District 5 is famous for its abundance of delicious street food. It is a great choice for those who want to be close to district one. Commutes range from 10 – 20 minutes, with less traffic then many other areas around town. Rents are also lower here and the street life is well known throughout all of Saigon. D5 also includes Chinatown and many historic neighborhoods. Located in the tri-district area between District 1, 5, 7 and 4, Apato Nguyen Van Cu (Nguyen Van Cu Bridge, District 8, Ho Chi Minh City) provides easy access to any other main districts and a multitude of delectable options for dinner in the neighborhood!
Traditionally, many students live in District 10. There are many cheap options for food and apartments with low rents. As the crow flies, it is not far from downtown, but on a motorbike in traffic it can be a bit of a drive. This area is one of the most densely populated areas and still has narrow streets so traffic in and out of the centre can be a challenging. The area is also has amenities such as public coffee shops, swimming pools and sports centers catering to the student population.
Phu Nhuan is another densely populated area in Saigon and there are several heavily trafficked main roads running through this district. Like most parts of Vietnam, this area has its charms including a number of parks and some interesting street life. Be aware that traffic in this area to and from the D1 can get very bad. But if you work in the E Town area in Tan Binh, or anywhere near the airport, living in Phu Nhuan is a good option halfway between work and play in city central.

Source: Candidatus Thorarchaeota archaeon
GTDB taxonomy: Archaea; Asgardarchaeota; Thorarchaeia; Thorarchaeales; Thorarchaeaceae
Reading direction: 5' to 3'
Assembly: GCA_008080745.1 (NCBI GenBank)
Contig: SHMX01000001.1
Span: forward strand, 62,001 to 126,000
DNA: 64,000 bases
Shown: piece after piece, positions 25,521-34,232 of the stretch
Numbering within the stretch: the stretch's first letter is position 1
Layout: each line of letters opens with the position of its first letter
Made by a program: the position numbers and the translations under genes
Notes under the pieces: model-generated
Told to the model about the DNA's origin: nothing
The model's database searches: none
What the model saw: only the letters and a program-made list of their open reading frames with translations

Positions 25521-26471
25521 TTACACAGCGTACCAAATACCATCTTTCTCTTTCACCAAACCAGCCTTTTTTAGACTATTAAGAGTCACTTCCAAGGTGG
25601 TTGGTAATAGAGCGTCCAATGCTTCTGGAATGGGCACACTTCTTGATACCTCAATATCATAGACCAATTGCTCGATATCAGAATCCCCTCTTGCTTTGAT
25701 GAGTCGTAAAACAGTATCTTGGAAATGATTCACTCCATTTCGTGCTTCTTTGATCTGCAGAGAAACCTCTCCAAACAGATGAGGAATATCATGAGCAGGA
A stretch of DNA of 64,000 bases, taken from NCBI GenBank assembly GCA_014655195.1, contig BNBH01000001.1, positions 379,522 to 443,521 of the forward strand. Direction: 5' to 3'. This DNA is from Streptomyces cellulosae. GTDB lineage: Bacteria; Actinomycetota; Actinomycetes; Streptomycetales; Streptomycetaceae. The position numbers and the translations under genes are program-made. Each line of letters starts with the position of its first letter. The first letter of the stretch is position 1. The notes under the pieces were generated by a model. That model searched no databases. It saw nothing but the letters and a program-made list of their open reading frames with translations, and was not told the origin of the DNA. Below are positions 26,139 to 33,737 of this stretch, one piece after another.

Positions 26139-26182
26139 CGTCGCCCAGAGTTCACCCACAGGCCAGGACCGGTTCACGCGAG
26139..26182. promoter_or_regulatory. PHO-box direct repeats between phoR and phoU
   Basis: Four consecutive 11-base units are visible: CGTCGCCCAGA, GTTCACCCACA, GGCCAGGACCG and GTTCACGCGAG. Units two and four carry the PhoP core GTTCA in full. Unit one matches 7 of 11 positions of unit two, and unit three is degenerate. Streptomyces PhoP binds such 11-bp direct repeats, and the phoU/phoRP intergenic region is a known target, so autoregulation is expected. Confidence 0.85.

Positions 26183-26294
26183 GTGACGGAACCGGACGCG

Binh Thanh is a large district between District 1 and District 2, known for cheap housing popular among English teachers on low wages. This district is constantly under construction with extensive roadwork over the last four years as it is the primary point of entry for hundreds of HGV trucks that pour into the city each night. This area is also the first to get flooded when it rains, even main roads such as Nguyen Huu Canh can be a meter deep in floodwaters. Binh Thanh is also infamous for very low air quality, because of dust from construction and trucks combined with diesel gas fumes.